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See Etsy’s Offline Version in Brooklyn Heights: The Brooklyn Women’s Exchange

See Etsy’s Offline Version in Brooklyn Heights: The Brooklyn Women’s Exchange

Delicious red slipper mules for the holidays!

If you spend hours perusing Etsy like I do, then you must visit its offline version in Brooklyn.  The Brooklyn Women’s Exchange is the great grandmother to Etsy. Started in 1854 as a place where women could sell their handcrafts, this Brooklyn institution paved the way for women to earn income without having to work in a factory or dangerous environment. Today, it has grown into a fabulous storefront where you can peruse hundreds of different crafters’ work,(men and women), from all over the United States.

I met some of the forty women volunteers who were proud to tell me all about this unique not-for-profit. It has the prestige of being the oldest of the twenty other Exchanges spread all across the US. About 200 handcrafters from Brooklyn, New England, Pennsylvania or beyond sell on consignment, receiving 70% of the sticker price. Artisans sometimes drop by to introduce their wares, or are selected from Etsy or another Exchange to be voted in by a committee of eight buyers. Traditional handcrafted merchandise is carefully balanced with manufactured items like toys or books to support the store operations.

Not on a heavy trafficked street, the store counts on its loyal Brooklyn Heights residents and its regular buyers to shop their wares. Tourists play a part too; while walking the Promenade, many stumble upon the store and, with fervor, snatch up unique gifts in the Brooklyn-only section.

Linda showed me a beautiful crafted $75 quilt made from Japanese fabric designed by Bugsella,  a small company in Brooklyn.  A long-time customer saw it and bought it on the spot for an expectant mother in Ventura, CA.

This is the place to get traditional christening gowns that will be passed on to the next generation.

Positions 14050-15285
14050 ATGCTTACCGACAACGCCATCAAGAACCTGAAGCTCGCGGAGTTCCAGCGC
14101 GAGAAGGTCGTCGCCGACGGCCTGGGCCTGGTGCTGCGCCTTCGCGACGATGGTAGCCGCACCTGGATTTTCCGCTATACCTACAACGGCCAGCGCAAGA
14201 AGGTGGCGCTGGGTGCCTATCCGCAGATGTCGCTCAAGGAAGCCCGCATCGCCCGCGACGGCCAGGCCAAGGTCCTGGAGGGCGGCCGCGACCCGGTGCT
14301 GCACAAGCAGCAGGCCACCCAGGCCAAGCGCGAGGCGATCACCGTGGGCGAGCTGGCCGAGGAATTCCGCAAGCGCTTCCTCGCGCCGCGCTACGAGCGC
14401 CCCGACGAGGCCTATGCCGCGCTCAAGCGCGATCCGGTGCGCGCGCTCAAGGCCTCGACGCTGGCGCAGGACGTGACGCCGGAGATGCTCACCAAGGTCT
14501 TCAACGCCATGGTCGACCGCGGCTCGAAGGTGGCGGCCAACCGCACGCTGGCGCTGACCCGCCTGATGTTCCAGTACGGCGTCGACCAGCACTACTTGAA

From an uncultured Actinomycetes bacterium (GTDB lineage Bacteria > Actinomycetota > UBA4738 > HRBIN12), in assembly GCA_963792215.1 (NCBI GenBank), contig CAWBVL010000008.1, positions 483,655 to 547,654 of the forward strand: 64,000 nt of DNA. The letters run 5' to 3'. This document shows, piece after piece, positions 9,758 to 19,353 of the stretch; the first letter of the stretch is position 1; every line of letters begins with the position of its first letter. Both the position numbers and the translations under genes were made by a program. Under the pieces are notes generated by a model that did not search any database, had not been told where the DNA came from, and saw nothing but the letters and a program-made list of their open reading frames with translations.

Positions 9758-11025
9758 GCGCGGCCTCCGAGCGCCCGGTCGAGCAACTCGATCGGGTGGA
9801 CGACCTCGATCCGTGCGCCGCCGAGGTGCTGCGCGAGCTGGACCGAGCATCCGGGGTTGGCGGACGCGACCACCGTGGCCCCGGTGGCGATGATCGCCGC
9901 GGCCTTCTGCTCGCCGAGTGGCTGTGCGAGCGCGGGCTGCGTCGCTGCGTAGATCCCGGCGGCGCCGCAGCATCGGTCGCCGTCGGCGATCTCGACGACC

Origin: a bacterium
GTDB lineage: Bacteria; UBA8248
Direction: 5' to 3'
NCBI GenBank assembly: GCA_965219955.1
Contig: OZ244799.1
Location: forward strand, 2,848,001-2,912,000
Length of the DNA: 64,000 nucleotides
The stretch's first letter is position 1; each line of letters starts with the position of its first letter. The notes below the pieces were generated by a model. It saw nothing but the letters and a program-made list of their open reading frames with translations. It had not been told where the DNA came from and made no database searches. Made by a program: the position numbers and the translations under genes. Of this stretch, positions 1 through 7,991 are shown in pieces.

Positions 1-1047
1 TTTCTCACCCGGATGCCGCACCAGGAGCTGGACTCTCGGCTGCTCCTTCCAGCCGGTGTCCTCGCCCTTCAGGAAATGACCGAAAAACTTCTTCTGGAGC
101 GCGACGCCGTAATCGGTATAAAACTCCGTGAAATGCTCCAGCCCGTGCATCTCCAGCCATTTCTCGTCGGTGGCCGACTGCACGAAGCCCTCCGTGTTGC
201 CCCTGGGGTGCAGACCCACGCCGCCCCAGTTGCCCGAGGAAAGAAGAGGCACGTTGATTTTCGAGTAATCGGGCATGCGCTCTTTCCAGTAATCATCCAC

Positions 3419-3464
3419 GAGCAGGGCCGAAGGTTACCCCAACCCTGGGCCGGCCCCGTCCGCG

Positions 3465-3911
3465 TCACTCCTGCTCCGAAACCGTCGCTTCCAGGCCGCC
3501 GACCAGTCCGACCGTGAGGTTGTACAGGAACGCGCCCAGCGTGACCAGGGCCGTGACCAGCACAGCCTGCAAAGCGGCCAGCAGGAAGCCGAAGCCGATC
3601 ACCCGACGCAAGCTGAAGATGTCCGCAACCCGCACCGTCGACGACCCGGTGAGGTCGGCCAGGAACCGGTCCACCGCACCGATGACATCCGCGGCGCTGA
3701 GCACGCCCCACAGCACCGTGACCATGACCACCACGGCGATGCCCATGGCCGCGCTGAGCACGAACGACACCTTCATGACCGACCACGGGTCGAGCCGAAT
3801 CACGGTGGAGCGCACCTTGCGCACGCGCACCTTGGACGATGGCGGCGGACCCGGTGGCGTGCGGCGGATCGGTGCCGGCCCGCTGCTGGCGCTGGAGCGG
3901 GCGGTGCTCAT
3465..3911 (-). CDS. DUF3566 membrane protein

Adorned cotton smocks from Marcia Anderson in North Andover.

Although the shop needs a bit of styling and better lighting, it is worth checking out every inch to find deliciously crafted and totally off-beat items.

Here are my favorite for last minute gifts. When you check out at the register, make sure to pick up the crafter’s bio so you have the details on who made your gift.

The classic sock monkeys have been selling for years.

The Raggedy Ann dolls are another old time favorite.

Handthrown pottery from Malden, MA

Woodpecker by Wolfgang Kurtz, one of the few men consigning at the Exchange.

Well in his nineties, he continues carving.

Soft yummy-colored hand-knitted mittens for kids. Wished they had adult size of this design.

New England Christmas mules. Soooo cozy!

Brooklyn Bridge graphic tea towels by Girls Can Tell.

Handmade rugs comes in all kinds of sizes.

Bags from Sustainable Threads located in North Brunswick.

Twig pencil at $1.65 is an easy gift.

Check the website for silhouette portraits and special events.

Brooklyn Women’s Exchange
55 Pierrepont St. between Henry and Hicks St.
Brooklyn, New York 11201
(718) 624-3435
Tuesday –  Friday 11 to 6
Saturday – Sunday 11 to 5

A native of Valenciennes, France, Isabelle Dervaux has twenty-five years experience as an artist and illustrator in the magazine publishing and advertising world. She’s worked for Vogue, The New Yorker, Barneys, and for top clients around the world. She has had shows of her work in Paris, New York and Tokyo and has also taught Illustration and visual storytelling at the California College of the Arts in San Francisco and Parsons The New School for Design in New York.  Isabelle started creating “visual biographies” —still image sequences that tell stories of people and families, when she took on the task of sorting out 30 years of her own family photos. Visual biographies contain collages, illustrations and ephemera that complement the stories the photos tell.  Isabelle now teaches the skills and techniques she has discovered to help busy families enjoy their photos and videos instead of storing them in a box or a hard drive to be forgotten. Her Photo Organization Portfolio is here and her Illustration Portfolio is here.